Digging into the problem, clinicians there found that if ER physicians could not find the appendix on an ultrasound, they swiftly ordered a CT scan.

New protocols implemented in 2016 have surgeons come to the ER to evaluate the patient before a CT scan is ordered. The surgeons and emergency doctors can then decide whether the child is at high risk of appendicitis and needs to be admitted, or at low risk and can be sent home. Within two years, the hospital cut its rate of CT scans on children with abdominal pain to 10%, with no increase in complications.

鈥淥ne of the hardest things to do in this work is to align financial incentives,鈥 said , an emergency physician at Children鈥檚 Colorado who championed the effort, 鈥渂ecause in our health care system, we get paid for what we do.鈥

Cutting CT scans meant less revenue. But Children鈥檚 Colorado worked with an insurance plan to create an incentive program. If the hospital could hold down the rate of high-cost imaging, saving the health plan money, it could earn a bonus from the insurer at the end of the year that would partly offset the lost revenue.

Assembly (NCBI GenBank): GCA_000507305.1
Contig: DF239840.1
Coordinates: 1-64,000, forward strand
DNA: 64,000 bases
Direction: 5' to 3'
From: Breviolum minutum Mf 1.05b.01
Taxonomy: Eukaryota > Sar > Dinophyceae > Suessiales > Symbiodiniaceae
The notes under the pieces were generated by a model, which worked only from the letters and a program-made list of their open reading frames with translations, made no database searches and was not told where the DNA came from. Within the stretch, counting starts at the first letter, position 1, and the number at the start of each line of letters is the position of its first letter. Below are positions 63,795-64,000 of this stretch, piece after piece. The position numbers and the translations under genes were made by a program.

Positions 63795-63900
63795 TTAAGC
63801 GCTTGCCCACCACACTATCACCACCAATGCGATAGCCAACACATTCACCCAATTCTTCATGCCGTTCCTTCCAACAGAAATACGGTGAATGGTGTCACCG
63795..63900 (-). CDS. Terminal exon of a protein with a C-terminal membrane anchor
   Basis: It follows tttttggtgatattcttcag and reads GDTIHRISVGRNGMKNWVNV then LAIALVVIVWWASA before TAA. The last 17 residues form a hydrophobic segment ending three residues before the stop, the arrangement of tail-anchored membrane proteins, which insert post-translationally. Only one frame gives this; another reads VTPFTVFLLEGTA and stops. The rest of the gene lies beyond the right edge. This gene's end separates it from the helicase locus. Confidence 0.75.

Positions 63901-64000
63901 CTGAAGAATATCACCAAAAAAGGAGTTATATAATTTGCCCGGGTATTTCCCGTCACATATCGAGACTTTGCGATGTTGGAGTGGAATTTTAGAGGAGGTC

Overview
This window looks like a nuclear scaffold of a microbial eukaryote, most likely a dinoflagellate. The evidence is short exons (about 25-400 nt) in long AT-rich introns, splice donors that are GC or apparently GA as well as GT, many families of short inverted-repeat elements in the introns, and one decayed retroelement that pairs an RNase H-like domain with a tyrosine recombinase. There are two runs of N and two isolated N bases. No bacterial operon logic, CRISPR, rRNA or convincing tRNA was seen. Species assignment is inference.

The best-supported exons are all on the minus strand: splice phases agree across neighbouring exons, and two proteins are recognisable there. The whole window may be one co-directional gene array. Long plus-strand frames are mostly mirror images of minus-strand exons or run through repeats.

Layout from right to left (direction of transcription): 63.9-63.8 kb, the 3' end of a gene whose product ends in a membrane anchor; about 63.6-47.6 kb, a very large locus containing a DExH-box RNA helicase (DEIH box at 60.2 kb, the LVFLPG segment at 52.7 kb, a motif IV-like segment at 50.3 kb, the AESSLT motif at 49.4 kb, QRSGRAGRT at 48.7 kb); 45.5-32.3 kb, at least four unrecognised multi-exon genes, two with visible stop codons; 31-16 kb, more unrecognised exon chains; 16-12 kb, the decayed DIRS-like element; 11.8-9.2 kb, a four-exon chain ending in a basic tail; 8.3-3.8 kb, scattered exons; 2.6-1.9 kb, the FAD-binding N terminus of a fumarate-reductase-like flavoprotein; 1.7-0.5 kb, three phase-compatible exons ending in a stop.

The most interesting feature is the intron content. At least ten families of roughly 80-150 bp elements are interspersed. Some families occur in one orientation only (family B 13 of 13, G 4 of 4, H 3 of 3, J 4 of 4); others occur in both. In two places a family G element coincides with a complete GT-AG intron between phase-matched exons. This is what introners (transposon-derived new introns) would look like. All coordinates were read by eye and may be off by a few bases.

But Bajaj said it鈥檚 tough for doctors to deal with patient expectations for testing or treatment. 鈥淚t鈥檚 not a great feeling for a parent to come in and I tell them how to support their child through the illness,鈥 Bajaj said. 鈥淭hey don鈥檛 really feel like they got testing done. 鈥楧id they really evaluate my child?鈥欌

That was a major hurdle in treating kids with bronchiolitis. That respiratory condition, most often caused by a virus, sends thousands of kids every winter to the ER at Children鈥檚, where unneeded chest X-rays were often ordered.

鈥淭he data was telling us that they really didn鈥檛 provide any change in care,鈥 Bajaj said. 鈥淲hat they did was add unnecessary expense.鈥